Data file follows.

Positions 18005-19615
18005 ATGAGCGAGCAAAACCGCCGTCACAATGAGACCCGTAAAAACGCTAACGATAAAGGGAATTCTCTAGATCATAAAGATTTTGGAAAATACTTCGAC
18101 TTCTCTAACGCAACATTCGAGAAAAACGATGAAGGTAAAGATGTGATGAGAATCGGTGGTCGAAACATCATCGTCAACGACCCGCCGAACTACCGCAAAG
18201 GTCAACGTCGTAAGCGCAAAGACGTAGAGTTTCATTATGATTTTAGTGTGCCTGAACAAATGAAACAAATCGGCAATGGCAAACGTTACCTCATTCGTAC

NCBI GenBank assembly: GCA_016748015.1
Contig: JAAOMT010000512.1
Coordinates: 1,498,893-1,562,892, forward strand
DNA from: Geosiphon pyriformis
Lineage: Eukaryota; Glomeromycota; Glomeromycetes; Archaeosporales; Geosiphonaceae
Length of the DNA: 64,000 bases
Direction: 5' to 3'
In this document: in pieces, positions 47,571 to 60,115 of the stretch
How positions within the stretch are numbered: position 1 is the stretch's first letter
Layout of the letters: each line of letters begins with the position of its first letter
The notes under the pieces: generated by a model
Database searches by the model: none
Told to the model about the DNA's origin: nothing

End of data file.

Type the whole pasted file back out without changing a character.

Positions 18005-19615
18005 ATGAGCGAGCAAAACCGCCGTCACAATGAGACCCGTAAAAACGCTAACGATAAAGGGAATTCTCTAGATCATAAAGATTTTGGAAAATACTTCGAC
18101 TTCTCTAACGCAACATTCGAGAAAAACGATGAAGGTAAAGATGTGATGAGAATCGGTGGTCGAAACATCATCGTCAACGACCCGCCGAACTACCGCAAAG
18201 GTCAACGTCGTAAGCGCAAAGACGTAGAGTTTCATTATGATTTTAGTGTGCCTGAACAAATGAAACAAATCGGCAATGGCAAACGTTACCTCATTCGTAC

NCBI GenBank assembly: GCA_016748015.1
Contig: JAAOMT010000512.1
Coordinates: 1,498,893-1,562,892, forward strand
DNA from: Geosiphon pyriformis
Lineage: Eukaryota; Glomeromycota; Glomeromycetes; Archaeosporales; Geosiphonaceae
Length of the DNA: 64,000 bases
Direction: 5' to 3'
In this document: in pieces, positions 47,571 to 60,115 of the stretch
How positions within the stretch are numbered: position 1 is the stretch's first letter
Layout of the letters: each line of letters begins with the position of its first letter
The notes under the pieces: generated by a model
Database searches by the model: none
Told to the model about the DNA's origin: nothing